'F1000' Will Make Science Faster and Transparent
Editor's Note: The opinions expressed in this article are solely those of the author and do not necessarily represent the views of RealClearScience.
"Science news" is never actually new. When scientists publish a new scientific discovery, that discovery is at least several months old. It has gone through a long and anonymous review process that is meant to check and improve published research, but often ends up holding back the dissemination of new research. F1000Research is on a mission to change this system, and make scientific publishing faster and more transparent.
Who Decides What Gets Published?
Before a manuscript is published in the academic literature, it will have undergone a lengthy selection and revision process. The first step for scientists is usually to find a journal that will publish their work. Many journals only accept those papers that they think will have the highest impact on the science community. Good scientific papers without that thrilling high impact finding will have a hard time getting published. This leads to a publication bias favoring the “sexy” or “contentious” studies over scientifically sound, but perhaps less glamorous, findings.
To remove part of the publication bias issue, open access journals such as PLOS ONE decided to ask reviewers not to judge the importance of the work, but rather focus on whether the work is scientifically sound, well described, and adheres to ethical standards.
Peer Review Delays
After scientists send their manuscript to a journal, an editor will decide whether it’s a good fit for the journal, and – if it is – will then send the manuscript off to other researchers working in the same field, who act as peer reviewers. They might ask the authors to make changes to the manuscript or propose additional experiments to support the findings. Once the peer reviewers approve, and the editor agrees, the manuscript is published.
Although it is important to have other researchers check each article, the traditional peer reviewing process delays scientific progress by holding back publications. Authors of a paper under review are often presented with a long list of things that need improving, or worse, a letter from the editor saying that the paper has been rejected. This leads to lengthy revisions, the need for extra experiments, or completely starting the submission process again with another journal. It doesn’t help that the peer review process happens entirely behind closed doors, and the authors of the article (and ultimately the readers) don’t know who their reviewers were. It leaves very little incentive for reviewers to do a good job.
Transparent Peer Review, After Publication
To solve these issues, F1000Research has developed a new way of publishing science. By using a combination of immediate publication, transparent refereeing, removal of editorial bias, and inclusion of all supporting data, this model enables the scientific community to have all the information they need to properly evaluate new scientific findings, and allows research to be published much faster.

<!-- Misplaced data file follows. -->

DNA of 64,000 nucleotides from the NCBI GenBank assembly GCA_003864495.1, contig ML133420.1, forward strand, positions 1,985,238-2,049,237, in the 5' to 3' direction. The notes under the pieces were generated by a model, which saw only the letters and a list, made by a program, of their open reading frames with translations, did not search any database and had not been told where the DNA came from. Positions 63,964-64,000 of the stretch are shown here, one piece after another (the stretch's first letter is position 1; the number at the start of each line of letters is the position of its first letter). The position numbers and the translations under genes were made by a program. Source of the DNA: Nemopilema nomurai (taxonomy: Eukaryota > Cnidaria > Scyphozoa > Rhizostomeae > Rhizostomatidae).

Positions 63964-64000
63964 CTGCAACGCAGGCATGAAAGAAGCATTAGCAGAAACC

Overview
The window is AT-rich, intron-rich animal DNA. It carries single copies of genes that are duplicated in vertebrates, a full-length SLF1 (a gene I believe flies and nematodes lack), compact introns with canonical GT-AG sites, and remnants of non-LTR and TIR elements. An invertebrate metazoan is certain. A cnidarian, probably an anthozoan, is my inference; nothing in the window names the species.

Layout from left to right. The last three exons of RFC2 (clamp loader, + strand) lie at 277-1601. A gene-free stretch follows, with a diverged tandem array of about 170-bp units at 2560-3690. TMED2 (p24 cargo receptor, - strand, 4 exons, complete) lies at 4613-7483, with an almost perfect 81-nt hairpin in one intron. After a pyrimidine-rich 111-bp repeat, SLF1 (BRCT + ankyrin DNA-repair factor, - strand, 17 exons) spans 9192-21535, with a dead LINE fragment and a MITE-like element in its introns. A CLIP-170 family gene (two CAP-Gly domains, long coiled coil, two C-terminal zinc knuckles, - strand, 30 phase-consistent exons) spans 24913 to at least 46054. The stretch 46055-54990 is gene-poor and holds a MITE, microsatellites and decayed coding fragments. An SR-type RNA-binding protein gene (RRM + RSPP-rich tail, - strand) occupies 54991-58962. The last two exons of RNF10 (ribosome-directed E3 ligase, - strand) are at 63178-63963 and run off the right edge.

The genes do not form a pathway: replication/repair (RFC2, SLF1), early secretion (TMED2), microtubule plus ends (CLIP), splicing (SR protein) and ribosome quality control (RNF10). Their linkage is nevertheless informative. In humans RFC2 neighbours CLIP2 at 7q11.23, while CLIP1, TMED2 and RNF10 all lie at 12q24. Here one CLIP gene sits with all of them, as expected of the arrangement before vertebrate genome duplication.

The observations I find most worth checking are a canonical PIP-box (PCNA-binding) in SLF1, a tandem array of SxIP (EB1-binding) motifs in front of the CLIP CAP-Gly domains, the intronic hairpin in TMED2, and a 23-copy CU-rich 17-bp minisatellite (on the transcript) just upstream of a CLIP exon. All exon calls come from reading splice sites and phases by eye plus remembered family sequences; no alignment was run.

Rather than waiting several months for peer reviewers to critique the article and the authors to respond and make changes, F1000Research publishes manuscripts immediately after a brief in-house check (to ensure the manuscript is meeting ethical and editorial requirements). The peer review process then happens after the paper has been published: F1000Research invites expert reviewers, but doesn’t keep them anonymous. The reviews, along with the names and affiliations of the reviewers, are published alongside the paper.
After peer review, authors can create an independently citable new version of their article, to accommodate referee suggestions, revisions, and updates to their work. The new version is accompanied by an update box, which tells the readers what has changed from the previous version. Once an article passes peer review, it will be open access and indexed in scholarly databases, such as PubMed, giving the article a much larger audience.
Publishing All Research Data
Like PLOS ONE, F1000Research publishes all sound science. Sharing all new findings, including negative or null results, may save millions of dollars in wasted effort caused by studies being repeatedly conducted because they weren’t considered newsworthy enough to be published, not to mention the potential to save lives from the rapid sharing of new discoveries, regardless of outcome.
To further improve the sharing of new discoveries, F1000Research also asks authors to share the underlying data that they used to create the figures in their paper. By making the data available, researchers, referees and readers can access the data, check it, reuse it, and pave the way for more reliable scientific reporting.
By creating a fully transparent way of publishing, F1000Research is determined to take science publishing one step further: to Open Science.